He added, “If healthy people would take a short bandage every week, or at least every fortnight, they would entirely prevent a great number of diseases” (Kneipp, 1897, p. 110).

The concept of the expulsion of foul or morbid matter was central to the early NDs who used water cure, thus the strong interest in any protocol that could assist in this important goal. Morbid matter is analogous to the contemporary environmental medical movement’s focus on environmental toxic effects. Today, the escalation of solvents, heavy metals, and pesticides and the thousands of man-made chemical pollutants bombarding the environment and contributing to the toxic body burden has grown to alarming proportions as our bodies increasingly become toxic reservoirs. Contemporary importance placed on blood tests has fine-tuned the naturopathic treatment plans in purging the chemicals out of human bodies. In the days of Kneipp, blood tests were unavailable. Yet, the association of toxic effects with the preponderance of disease was dealt with by changing the constitution of blood. The concept was outlined as follows:

According to Kneipp, all diseases are due to bad formation of the blood, for blood is the sap of life. Water has the power:

  • To dissolve the morbid matters in the blood.
  • To evacuate what is dissolved.
  • To strengthen anew the enfeebled organism, and
  • Restore a regular circulation. (Kneipp, 1903, p. 314)

Short Bandage

The short bandage was also referred to as the short body pack. It was similar to the wet sheet except that less of the body was encased in wet sheets and blankets. The advantage of the short bandage was that anyone can self-administer the treatment. Unlike the full-body wet sheet wrap, an attendant was not needed to tuck in the linens and to hermetically seal the patient’s body with warm blankets.

The difference between the short bandage and the lower bandage was where the extremities were placed. The lower bandage was more similar to the wet sheet pack because the legs and feet were encased in the application. However, in the wet sheet pack the arms were ensconced in the blankets, whereas in the lower bandage the arms were loose and outside of the blankets. The lower bandage was used for “complaints of the legs and the lower part of the body. It begins under the arms and reaches down over the feet” (Kneipp, 1897, p. 107). An important point for the lower bandage was to ensure that the patient’s shoulders were not exposed to cold, so a dry shirt was often worn during this treatment.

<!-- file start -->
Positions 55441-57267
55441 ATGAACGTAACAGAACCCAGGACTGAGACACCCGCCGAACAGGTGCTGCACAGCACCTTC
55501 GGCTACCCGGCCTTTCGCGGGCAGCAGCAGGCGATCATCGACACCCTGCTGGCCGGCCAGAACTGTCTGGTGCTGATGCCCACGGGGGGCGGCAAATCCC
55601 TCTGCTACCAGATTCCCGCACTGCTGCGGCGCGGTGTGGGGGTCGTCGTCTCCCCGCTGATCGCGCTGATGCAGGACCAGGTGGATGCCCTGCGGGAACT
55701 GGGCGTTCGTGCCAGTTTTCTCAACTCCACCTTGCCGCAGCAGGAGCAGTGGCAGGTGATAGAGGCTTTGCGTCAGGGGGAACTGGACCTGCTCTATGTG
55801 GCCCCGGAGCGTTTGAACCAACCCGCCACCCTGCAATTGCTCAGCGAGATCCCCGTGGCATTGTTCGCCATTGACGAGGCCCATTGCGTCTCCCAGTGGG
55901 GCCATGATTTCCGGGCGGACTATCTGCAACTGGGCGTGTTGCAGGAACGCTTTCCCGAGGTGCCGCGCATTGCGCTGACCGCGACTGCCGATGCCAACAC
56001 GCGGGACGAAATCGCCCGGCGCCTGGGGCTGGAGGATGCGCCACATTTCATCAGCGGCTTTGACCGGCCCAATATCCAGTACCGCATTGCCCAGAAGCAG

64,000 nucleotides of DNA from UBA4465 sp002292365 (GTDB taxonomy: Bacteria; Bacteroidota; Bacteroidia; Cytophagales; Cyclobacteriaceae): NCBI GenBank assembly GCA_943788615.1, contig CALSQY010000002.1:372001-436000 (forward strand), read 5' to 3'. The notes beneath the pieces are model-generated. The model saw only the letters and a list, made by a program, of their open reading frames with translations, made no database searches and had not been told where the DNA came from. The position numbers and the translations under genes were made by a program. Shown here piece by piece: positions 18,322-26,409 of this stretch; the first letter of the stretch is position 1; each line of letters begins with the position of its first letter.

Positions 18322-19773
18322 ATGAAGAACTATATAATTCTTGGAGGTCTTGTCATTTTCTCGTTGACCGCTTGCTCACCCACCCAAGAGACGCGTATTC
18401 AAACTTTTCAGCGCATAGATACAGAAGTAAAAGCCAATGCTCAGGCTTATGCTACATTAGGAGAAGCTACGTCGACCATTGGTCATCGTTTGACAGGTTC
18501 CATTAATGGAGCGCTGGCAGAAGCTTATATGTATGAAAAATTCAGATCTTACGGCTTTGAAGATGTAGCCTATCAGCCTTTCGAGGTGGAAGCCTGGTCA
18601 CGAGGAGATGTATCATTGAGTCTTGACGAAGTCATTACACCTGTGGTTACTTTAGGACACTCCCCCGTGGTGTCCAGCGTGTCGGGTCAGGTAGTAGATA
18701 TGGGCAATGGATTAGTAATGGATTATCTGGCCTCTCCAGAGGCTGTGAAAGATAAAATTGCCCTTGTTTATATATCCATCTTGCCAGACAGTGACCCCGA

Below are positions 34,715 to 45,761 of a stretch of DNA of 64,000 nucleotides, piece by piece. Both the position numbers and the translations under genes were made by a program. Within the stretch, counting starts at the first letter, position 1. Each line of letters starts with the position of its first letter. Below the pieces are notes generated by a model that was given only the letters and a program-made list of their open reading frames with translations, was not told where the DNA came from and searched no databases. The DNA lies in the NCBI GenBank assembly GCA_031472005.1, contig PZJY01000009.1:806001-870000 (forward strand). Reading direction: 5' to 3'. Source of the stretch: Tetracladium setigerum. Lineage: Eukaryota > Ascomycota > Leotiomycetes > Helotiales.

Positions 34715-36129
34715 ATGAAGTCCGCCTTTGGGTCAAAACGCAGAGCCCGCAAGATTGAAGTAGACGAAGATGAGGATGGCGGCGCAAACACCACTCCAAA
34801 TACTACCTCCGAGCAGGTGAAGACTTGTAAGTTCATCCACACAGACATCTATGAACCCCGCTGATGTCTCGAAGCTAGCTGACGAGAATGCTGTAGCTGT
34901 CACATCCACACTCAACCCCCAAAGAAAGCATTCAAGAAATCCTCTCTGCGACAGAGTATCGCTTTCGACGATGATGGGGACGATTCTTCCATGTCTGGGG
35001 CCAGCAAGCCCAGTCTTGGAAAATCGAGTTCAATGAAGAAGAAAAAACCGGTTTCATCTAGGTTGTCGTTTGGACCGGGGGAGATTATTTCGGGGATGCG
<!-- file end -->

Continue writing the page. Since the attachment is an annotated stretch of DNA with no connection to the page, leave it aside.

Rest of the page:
Although the short bandage did not cover the whole body, its scope of action encompassed significant elimination of accumulated toxins. Kneipp further explained about the short bandage, “It also operates favorably and in a purifying manner, on the kidneys, the liver, and especially on the bowels, which it purifies from shut up winds, troublesome gases, retained matters and superfluous water” (1897, p. 110). Kneipp pointed out that, although the short bandage had the advantage of being administered by the patient, it was also administered in naturopathic offices. As Lust (1910, p. 86) and Abbott (1912, p. 239) explained, to begin the short bandage in an office setting, the following items needed to be on hand: linen cloth or muslin, two or more wool blankets, feather or down comforter or duvet, bindings to secure the bandage, and water 60° to 70°F. The short bandage had many variations. For example, Lust would spread a blanket out on a bed with a wet linen or cotton muslin sheet draped over the blanket in one, two, or as many as four to six layers: “The linen sheet would be dipped into cold water and wrung out moderately” (1910, p. 86). He stated that the patient would have the wet cloth “wrapped around the body from under the armpits to the thighs or [above the] knees; this wet pack is surrounded by one or more layers of dry flannel, woolen or linen bandages” (Lust, 1910, p. 86). Lust was fond of the short bandage, proclaiming: “This bandage has been called a ‘universal remedy,’ there is almost no disease, acute or chronic, in which this simple treatment cannot find application and it has become, so to say, the starting point of naturopathy” (1913, p. 617).